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Get Bending Your Old Toys

Get Bending Your Old Toys

By Magdalena Kogutowska

The initial joy experienced by children on Christmas morning, when they unwrap their presents and discover lots of shiny new electronic toys, is all too often replaced with boredom a few days later. But this no longer needs to be the case, thanks to Null’s short and sweet introduction to "circuit bending".

So what is this "bending you might ask? Surely we can’t be advocating deviant behaviour? Well, in a way we are, because "bending" involves breaking into the inner part of the beloved but discarded toy. Be warned: this is an activity that may disturb young children and those of a nervous disposition.

Circuit bending took off in the late 1960s when American man-of-the-arts Reed Ghazala discovered that a dismantled and discarded toy emitted strange sounds when touched with metal. Nowadays there's a large underground community experimenting and producing music with Furbies, educational toys and any other children's toy that has a circuit worth hacking.

To start "bending" all you need is a screw driver; John Gaves, a Maths undergraduate student at Bath University, explains the basics. "Getting the toy opened is surprisingly hard work and can really hurt your hands. You also need to make sure that your toy is battery powered and not running off the mains." No joking - this last bit is an essential and serious safety precaution.

As long as you heed Gaves’ advice you should have nothing to worry about. Begin by relieving your child's talking teddy of its organs and carefully open the box containing the circuit. You can now commence the experiment. Wet two fingers (water is a good conductor) and start placing them at random points on the board. "The basic thing of circuit bending is finding two points,” says Gaves. “Once you touch something and it makes a desirable or undesirable sound, you can solder it."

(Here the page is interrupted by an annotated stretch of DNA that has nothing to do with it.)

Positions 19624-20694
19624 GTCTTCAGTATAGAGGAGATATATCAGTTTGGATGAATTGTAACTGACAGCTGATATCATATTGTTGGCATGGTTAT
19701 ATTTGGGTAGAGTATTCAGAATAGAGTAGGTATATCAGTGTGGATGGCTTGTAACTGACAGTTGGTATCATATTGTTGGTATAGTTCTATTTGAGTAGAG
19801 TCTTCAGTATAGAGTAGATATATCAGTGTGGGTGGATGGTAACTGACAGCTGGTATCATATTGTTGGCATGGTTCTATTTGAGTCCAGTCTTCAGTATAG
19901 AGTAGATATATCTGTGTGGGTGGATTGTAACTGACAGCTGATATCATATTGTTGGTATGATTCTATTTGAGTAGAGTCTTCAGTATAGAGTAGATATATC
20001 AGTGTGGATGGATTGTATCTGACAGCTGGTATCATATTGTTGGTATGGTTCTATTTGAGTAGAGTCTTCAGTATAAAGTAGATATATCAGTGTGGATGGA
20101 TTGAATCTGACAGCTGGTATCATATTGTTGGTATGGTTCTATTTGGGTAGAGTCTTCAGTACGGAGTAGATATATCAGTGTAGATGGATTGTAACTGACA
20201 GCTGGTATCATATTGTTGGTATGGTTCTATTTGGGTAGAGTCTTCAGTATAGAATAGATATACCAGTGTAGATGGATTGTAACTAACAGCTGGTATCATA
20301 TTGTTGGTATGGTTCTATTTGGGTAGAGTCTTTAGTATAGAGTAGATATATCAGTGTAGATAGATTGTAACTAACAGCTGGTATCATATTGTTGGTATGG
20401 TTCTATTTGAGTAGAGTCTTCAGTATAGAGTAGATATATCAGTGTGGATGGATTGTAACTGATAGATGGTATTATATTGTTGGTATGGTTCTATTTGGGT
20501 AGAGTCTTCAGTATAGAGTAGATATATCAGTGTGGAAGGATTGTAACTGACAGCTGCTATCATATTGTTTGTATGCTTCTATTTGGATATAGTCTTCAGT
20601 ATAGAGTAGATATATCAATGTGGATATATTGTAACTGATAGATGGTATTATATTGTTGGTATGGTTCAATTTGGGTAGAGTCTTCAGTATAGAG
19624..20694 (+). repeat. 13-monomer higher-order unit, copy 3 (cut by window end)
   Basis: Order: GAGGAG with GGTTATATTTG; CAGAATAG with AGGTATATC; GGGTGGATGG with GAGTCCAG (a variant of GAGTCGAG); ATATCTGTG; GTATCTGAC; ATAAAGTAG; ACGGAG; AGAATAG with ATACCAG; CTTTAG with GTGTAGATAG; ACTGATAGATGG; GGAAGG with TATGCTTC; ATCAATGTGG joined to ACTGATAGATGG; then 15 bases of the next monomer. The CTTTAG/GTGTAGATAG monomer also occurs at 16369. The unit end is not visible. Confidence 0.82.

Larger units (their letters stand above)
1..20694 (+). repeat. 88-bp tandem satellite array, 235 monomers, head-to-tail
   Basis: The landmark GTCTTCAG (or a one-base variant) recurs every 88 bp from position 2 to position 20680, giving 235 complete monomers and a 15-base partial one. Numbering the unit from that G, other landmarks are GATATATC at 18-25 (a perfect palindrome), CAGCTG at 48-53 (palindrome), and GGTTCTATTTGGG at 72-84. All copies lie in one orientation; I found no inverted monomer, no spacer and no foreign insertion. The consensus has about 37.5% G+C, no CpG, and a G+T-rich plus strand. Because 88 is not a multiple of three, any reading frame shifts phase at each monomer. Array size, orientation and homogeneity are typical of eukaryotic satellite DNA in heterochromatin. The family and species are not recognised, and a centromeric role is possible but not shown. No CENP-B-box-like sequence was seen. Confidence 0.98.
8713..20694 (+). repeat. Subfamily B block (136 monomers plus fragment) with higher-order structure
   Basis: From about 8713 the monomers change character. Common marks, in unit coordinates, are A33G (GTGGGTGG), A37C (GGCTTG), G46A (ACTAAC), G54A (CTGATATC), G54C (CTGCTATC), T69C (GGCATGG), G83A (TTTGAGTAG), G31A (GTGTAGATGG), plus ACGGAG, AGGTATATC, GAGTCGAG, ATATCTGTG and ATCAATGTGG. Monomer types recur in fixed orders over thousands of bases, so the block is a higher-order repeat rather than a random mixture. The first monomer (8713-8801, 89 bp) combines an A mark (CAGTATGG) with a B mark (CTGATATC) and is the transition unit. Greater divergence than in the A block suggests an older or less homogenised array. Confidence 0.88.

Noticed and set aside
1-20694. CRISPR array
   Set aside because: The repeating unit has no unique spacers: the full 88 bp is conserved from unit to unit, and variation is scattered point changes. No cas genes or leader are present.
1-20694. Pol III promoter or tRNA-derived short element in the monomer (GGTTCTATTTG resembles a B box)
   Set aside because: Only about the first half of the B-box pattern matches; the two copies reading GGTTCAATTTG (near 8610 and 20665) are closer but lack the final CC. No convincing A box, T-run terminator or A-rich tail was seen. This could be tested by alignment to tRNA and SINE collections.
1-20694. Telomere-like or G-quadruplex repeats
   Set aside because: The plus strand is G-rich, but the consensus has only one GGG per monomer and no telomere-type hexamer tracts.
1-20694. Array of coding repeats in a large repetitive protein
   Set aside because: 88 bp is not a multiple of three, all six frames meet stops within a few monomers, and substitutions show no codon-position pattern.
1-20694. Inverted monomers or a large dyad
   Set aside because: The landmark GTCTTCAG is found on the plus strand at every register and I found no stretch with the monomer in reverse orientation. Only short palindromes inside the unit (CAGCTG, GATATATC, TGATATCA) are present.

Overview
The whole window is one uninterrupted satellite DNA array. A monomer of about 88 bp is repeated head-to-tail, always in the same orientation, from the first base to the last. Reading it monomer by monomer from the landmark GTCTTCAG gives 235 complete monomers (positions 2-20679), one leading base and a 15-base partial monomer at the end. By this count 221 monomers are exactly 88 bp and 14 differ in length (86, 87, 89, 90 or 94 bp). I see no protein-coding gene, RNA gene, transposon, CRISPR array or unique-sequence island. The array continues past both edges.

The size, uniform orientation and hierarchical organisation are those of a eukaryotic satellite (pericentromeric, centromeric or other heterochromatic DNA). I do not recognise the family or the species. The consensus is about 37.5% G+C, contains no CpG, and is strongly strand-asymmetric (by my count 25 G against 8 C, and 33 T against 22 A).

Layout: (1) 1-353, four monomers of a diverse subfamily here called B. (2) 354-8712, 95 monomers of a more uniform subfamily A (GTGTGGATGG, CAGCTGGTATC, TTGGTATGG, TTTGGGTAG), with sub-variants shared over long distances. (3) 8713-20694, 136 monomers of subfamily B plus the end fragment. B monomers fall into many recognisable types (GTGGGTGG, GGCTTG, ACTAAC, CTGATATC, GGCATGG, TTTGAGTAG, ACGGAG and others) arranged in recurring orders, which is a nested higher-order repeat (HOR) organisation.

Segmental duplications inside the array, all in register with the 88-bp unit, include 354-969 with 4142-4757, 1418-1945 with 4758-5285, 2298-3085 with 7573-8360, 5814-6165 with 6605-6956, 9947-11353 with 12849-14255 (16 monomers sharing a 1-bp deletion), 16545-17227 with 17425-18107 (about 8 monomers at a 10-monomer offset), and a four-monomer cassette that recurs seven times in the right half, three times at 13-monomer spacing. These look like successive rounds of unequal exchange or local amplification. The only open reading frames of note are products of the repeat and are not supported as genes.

A collection of bent toys
A soldering iron is useful for making permanent changes to your toy - you can solder the two points together with some wire to maintain the connection (more info here) - but not necessary if you just want to hear how a possessed teddy sounds. Those feeling a tad more adventurous can add a potentiometer which will change the pitch of the sound. "Virtually all toys have a transistor that controls the pitch and adding a pitch controller is easy," Gaves tells me.

But patiently testing all the nooks and crannies of a circuit board is only half the game. Choosing the right toy to bend is just as important to achieve satisfactory results. Gaves advises that, "Furbies are quite good, but you have to cut away the skin which makes you feel a bit weird and they also break easily so you have to be a bit more delicate with them. Toys with microchips are more complicated so you can do more interesting stuff."

Circuit bending is not only a great way of getting your money's worth and more fun out of a toy. It’s also a very different approach to learning* about electronics and avant-garde art, not to mention a good way to keep the meddling dads and uncles of the family occupied while you put your feet up with a glass of mulled wine.

If you fancy trashing a few toys yourself, check out some other benders' work first in this highly informative video:



More to save you from boredom over the Christmas period:

- Retro - Old style toys are back in
- Stuff to do - Top 10 xmas experiments
-
Why - Remote controlled lederhosen
- Just because - USB humping dogs

* We can't condone stealing your little brother's toys and pulling them apart for the express purpose of "educational" play. And please do supervise any children who want to start bending.

Image: W



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20 Jul 2017
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